Sunday, October 24, 2010

The Link to the New Blog....

The Crafty Thrifter

Forgot to put it in the last post. D'uh. So what's possibly the last post on this blog was written to correct (for those RSS subscribers who might not click to the blog) what I thought might possibly be the last post on this blog but now isn't.

Sheesh. You've got to follow the new blog. How will you guys live without the bumbling?

New Blog

This may be the end of this blog. I can't muster any interest in posting about our homeschooling days right now. Too much reality and right now I need some escapism.

Fear not though. I have a new blog where I'll indulge in fantasy. All about thrifting (buying other peoples junk) and crafting. Pop over if this this interests you. Or if I interest you. Or if it doesn't interest you but you want to see a picture of a puppy eating splattered lasagna.

Hope to see you guys there!

ETA: Oh yes, the link...The Crafty Thrifter (because The Thrifty Crafter was taken).

Thursday, September 2, 2010

My Lungs are Taking a Break

Just popped in to say that my absence is not going to be a lengthy one. I'm just under the weather due to bronchitis (note: forgo brisk hikes when you have the flu).

Friday, August 27, 2010

Caveman Math

In my last post about our viewing of Walking With Cavemen I forgot to mention something about it that had me thinking.

In, I think, the third episode the narrator pointed to some holes in the ground and commented that how our ancestor viewed those holes marked a huge departure from how every other animal on earth viewed those holes. See, those holes were tracks, prints in the dry soil left by some animal. No other animals sees them as such but we humans sure do. And, he went on, we (then and now) know which clouds for tell rain and understand the turn of the seasons. And why do we?

Before I answer that I'd like to add that to date, most of what I've seen in books in regards to the beginning of math seems to involve a picture of an ancient African stick marked with notches for counting or a story about a shepherd needing to count his goats. The impression being that math began with counting.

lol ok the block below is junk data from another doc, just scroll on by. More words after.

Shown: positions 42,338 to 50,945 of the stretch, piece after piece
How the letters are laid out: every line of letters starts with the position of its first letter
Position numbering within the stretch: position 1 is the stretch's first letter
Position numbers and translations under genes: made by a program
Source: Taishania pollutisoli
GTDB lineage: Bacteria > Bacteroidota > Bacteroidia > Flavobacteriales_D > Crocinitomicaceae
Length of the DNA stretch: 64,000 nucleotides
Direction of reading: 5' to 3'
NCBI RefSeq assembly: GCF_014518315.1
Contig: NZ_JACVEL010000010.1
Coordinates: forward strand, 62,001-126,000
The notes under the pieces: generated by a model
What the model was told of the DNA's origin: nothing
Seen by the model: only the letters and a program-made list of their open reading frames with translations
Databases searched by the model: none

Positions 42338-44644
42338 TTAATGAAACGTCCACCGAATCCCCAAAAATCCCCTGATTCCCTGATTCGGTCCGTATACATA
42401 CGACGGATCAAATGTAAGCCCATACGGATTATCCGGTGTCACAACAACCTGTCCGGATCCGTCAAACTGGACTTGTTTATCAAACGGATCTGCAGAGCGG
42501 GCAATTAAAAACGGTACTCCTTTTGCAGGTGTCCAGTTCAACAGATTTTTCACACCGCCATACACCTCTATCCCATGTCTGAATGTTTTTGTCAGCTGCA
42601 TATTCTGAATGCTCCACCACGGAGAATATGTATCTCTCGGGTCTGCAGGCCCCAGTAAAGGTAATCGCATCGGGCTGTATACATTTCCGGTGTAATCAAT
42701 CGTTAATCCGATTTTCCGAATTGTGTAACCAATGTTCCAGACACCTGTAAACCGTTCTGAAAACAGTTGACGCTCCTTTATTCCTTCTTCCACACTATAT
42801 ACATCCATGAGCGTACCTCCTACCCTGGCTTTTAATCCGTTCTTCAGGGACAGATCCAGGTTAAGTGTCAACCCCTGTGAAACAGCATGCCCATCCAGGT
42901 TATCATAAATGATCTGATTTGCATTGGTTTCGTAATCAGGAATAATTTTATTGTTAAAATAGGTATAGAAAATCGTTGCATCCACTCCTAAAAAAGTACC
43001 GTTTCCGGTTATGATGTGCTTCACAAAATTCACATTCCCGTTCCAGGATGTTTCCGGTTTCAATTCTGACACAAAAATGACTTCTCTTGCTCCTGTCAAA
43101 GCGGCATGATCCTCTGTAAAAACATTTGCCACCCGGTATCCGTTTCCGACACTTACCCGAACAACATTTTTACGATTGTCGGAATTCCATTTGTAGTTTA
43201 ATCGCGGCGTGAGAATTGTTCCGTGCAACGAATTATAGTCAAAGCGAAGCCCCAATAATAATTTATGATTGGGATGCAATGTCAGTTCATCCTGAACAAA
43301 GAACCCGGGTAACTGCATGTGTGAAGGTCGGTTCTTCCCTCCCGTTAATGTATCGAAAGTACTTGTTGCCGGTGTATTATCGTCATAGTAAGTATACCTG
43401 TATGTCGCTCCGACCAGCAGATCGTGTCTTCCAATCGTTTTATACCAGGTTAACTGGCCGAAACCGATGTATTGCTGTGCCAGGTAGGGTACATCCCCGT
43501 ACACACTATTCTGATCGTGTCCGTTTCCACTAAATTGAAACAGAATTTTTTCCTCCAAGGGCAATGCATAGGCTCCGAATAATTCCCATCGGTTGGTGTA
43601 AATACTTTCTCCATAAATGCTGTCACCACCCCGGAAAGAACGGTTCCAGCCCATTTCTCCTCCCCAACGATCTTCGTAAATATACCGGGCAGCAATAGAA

But look at these prints in the snow:

Why are those not just holes in the snow?

Maybe it's partly because they're a regular pattern. Maybe we can track the seasons because we understand the pattern.

And if we're talking patterns, aren't we talking math?

Now I'm not saying Homo erectus was capable of multiplication, just that mathematical thinking, if you can divorce math from counting, may have been around longer than Homo sapien and that mathematical thinking may be one of the fundamental things that first defined humans. As much as taming fire. As much as imagination.

Now I realize even as I type this that it's probably FAR from an original thought. It's just one of those personal epiphany things. I also realize Mr. Human Ancestor may have been relying on correlation with the tracks, seeing cat walk and seeing the prints left behind and putting two and two together...But then we're back to mathematical reasoning, aren't we? :D

Anyhow, probably the cough syrup talking but I thought I'd post it anyway.

Walking With Cavemen

A few days ago when we were talking about "cavemen" Harry had the wacky idea that they had cars. Cars? I think he must have caught a few episodes of The Flintstones at some point and it made a greater impression than it should have. Regardless, to give him a better portrait of what those cavemen might have looked like and to help our history studies I thought we'd take a look at BBC's Walking With Cavemen.

Not quite what I'd assumed from the title as it's not a series on Neanderthals and Homo sapiens, the traditional cavemen. It's actually a look at human evolution starting with Australopithecus afarensis and it's pretty darn good. Predictably there's lots of talk about sex and much nudity but given the subject matter that should be expected. None of us were bothered in the least.

It set off yesterday's activity with the cave paintings quite nicely as the last episode concludes with a caveman doing the thing that the narrator maintained was what truly made us human - using his imagination to paint scenes on a cave wall.

We enjoyed it (although since we watched all 4 episodes in one sitting Harry was a little antsy by the end of it) and Catherine has requested Walking With Prehistoric Beasts next. And I'm happy to report that Harry no longer thinks it possible that cavemen had cars.

Thursday, August 26, 2010

Cave Paintings Discovered in Basement!

This afternoon we followed up on our latest Story of the World chapters with a reading of the first two chapters of E.H. Gombrich's A Little History of the World (my review here - LOVE this book). Both dealt with prehistoric humans so in keeping with the theme we first looked at cave paintings on the internet and then grabbed some brushes and paint and headed for the basement.